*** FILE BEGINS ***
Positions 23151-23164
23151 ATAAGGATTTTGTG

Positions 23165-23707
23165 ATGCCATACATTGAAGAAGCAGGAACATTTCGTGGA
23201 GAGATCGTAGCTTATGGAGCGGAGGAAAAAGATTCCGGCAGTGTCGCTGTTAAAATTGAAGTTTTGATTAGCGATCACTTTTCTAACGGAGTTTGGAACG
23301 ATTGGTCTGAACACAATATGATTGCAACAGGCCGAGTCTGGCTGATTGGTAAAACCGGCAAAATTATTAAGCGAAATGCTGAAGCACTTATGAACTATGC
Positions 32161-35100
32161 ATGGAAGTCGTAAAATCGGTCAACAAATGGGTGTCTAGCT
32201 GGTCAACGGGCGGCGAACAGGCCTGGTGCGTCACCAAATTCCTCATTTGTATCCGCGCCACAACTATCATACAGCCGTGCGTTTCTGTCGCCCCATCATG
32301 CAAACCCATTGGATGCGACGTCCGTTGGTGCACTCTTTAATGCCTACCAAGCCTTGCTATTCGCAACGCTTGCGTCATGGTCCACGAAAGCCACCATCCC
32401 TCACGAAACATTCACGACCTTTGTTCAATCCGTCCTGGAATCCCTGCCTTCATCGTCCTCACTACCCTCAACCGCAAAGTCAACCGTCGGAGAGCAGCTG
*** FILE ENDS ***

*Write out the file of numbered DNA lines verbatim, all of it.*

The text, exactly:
Positions 23151-23164
23151 ATAAGGATTTTGTG

Positions 23165-23707
23165 ATGCCATACATTGAAGAAGCAGGAACATTTCGTGGA
23201 GAGATCGTAGCTTATGGAGCGGAGGAAAAAGATTCCGGCAGTGTCGCTGTTAAAATTGAAGTTTTGATTAGCGATCACTTTTCTAACGGAGTTTGGAACG
23301 ATTGGTCTGAACACAATATGATTGCAACAGGCCGAGTCTGGCTGATTGGTAAAACCGGCAAAATTATTAAGCGAAATGCTGAAGCACTTATGAACTATGC
Positions 32161-35100
32161 ATGGAAGTCGTAAAATCGGTCAACAAATGGGTGTCTAGCT
32201 GGTCAACGGGCGGCGAACAGGCCTGGTGCGTCACCAAATTCCTCATTTGTATCCGCGCCACAACTATCATACAGCCGTGCGTTTCTGTCGCCCCATCATG
32301 CAAACCCATTGGATGCGACGTCCGTTGGTGCACTCTTTAATGCCTACCAAGCCTTGCTATTCGCAACGCTTGCGTCATGGTCCACGAAAGCCACCATCCC
32401 TCACGAAACATTCACGACCTTTGTTCAATCCGTCCTGGAATCCCTGCCTTCATCGTCCTCACTACCCTCAACCGCAAAGTCAACCGTCGGAGAGCAGCTG